About a week ago, my colleague David Kuo pointed out how tough it is for investors to invest based on short-term predictions. In his words, “it is nigh on impossible to predict what shares might do in the short term.” I agree with him. One of my favourite examples concerning the futility of short-term predictions in the financial markets comes from the following table, which I’ve shared in a previous article: Source: Business Insider So, what the table shows are the predictions made at the start of 2013 on where the S&P 500 (a broad US…
About a week ago, my colleague David Kuo pointed out how tough it is for investors to invest based on short-term predictions. In his words, “it is nigh on impossible to predict what shares might do in the short term.”
I agree with him. One of my favourite examples concerning the futility of short-term predictions in the financial markets comes from the following table, which I’ve shared in a previous article:
Source: Business Insider
So, what the table shows are the predictions made at the start of 2013 on where the S&P 500 (a broad US share market index) would end up by the end of that year. And as you can see, the analysts from all the big and renowned financial institutions (banks and investment firms) were considerably off-target, some wildly so.
I’m not trying to ding the undoubtedly smart and hardworking analysts there – I’m merely trying to point out how difficult it really is for investors to invest based on short-term predictions. If these analysts – with all the resources at their disposal in big name firms – can’t do it, what hope is there for individual investors like you and me?
So, instead of worrying about where a company’s shares might be over the next six to 12 months, why not think hard about how the company’s business might progress over the next, say, three to 10 years or beyond? If the business is likely to do well years into the future and its shares are reasonably priced now in relation to its future prospects, then chances are its share price will be materially higher over the long-term.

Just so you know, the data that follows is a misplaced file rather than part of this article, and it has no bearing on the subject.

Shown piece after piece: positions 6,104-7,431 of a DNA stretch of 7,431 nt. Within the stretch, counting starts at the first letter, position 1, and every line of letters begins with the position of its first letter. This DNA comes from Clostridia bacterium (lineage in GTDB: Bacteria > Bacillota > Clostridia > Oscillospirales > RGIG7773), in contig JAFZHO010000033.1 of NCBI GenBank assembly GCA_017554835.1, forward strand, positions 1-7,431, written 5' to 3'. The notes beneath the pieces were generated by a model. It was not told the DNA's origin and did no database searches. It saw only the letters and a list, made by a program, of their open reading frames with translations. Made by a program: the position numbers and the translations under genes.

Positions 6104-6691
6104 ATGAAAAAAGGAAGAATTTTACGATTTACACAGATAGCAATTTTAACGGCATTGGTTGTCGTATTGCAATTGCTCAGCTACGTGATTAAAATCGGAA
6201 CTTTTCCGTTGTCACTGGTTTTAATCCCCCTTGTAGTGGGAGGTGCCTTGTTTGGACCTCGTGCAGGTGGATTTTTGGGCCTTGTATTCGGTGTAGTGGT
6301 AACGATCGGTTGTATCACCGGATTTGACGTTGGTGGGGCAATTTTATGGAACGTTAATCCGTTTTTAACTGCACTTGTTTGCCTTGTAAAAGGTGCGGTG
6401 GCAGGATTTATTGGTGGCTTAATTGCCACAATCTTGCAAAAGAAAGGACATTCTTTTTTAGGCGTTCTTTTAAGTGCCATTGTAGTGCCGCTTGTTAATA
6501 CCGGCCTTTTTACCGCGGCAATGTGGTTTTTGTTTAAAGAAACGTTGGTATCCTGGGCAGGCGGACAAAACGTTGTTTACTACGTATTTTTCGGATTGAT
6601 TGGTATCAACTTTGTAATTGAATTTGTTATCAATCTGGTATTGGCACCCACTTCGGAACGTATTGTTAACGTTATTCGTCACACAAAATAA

Now, some of you might be thinking, “How can you make long-term predictions if you can’t even handle short-term ones?” Well, investor Jeremy Grantham from the asset management firm GMO once gave a great answer in Maggie Mahar’s book “BULL! A history of the boom and bust 1982-2004”:
“Think of yourself standing on the corner of a high building in a hurricane with a bag of feathers. Throw the feathers in the air. You don’t know much about those feathers. You don’t know how high they will go. You don’t know how far they will go. Above all, you don’t know how long they will stay up… Yet you know one thing with absolute certainty: eventually on some unknown flight path, at an unknown time, at an unknown location, the feathers will hit the ground, absolutely guaranteed. There are situations where you absolutely know the outcome of a long-term interval, though you absolutely cannot know the short-term time periods in between. That is almost perfectly analogous to the stock market.”
Grantham was using the above anecdote in a slightly different context (he was trying to forecast a market crash during the dotcom bubble of the late 1990s on the premise of the market being extremely overvalued when he had those words), but it’s also very valid when it comes to thinking about how investors should invest for the long-term.
I wouldn’t use terms such as “absolutely guaranteed” here as there’s nothing that’s certain in life (besides taxes and death, that is), but to quote Warren Buffett, “If the business does well, the stock eventually follows.” Of course, the reverse is also true – if the business does poorly, the stock eventually sinks too.
For those who might need some convincing with numerical figures, check out the following table regarding the biggest winners in Singapore’s share market from 1 January 2004 to 1 June 2014. These shares include Ezion (SGX: 5ME), United Overseas Australia (SGX: EH5) and MTQ Corporation Limited (SGX: M05).
Source: S&P Capital IQ
Similarly, shares such as Surface Mount Technology (Holdings) Ltd. (SGX: Q7Q) and Metech International Ltd (SGX: QG1) have been massive losers since the start of 2004 – both have seen their share price decline by more than 99% – simply because their profit have shrunk beyond recognition. For instance, Surface Mount Technology had earned S$1.46 per share in profit at the start of 2004; today, its profit has shrunk to 0.527 cents. With Metech International, the magnitude of its profit decline is even worse.
Foolish Bottom Line
So, would you rather invest knowing that your chances are no better than a coin-flip (as it is when you invest based on short-term predictions), or would you prefer to invest knowing you can stack the odds in your favour (as it is when you invest for the long-term, knowing that a share’s price would eventually reflect the strength of its underlying business)?
I know where I stand. What about you?
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The information provided is for general information purposes only and is not intended to be personalised investment or financial advice. Motley Fool Singapore writer Chong Ser Jing doesn't own shares in any companies mentioned.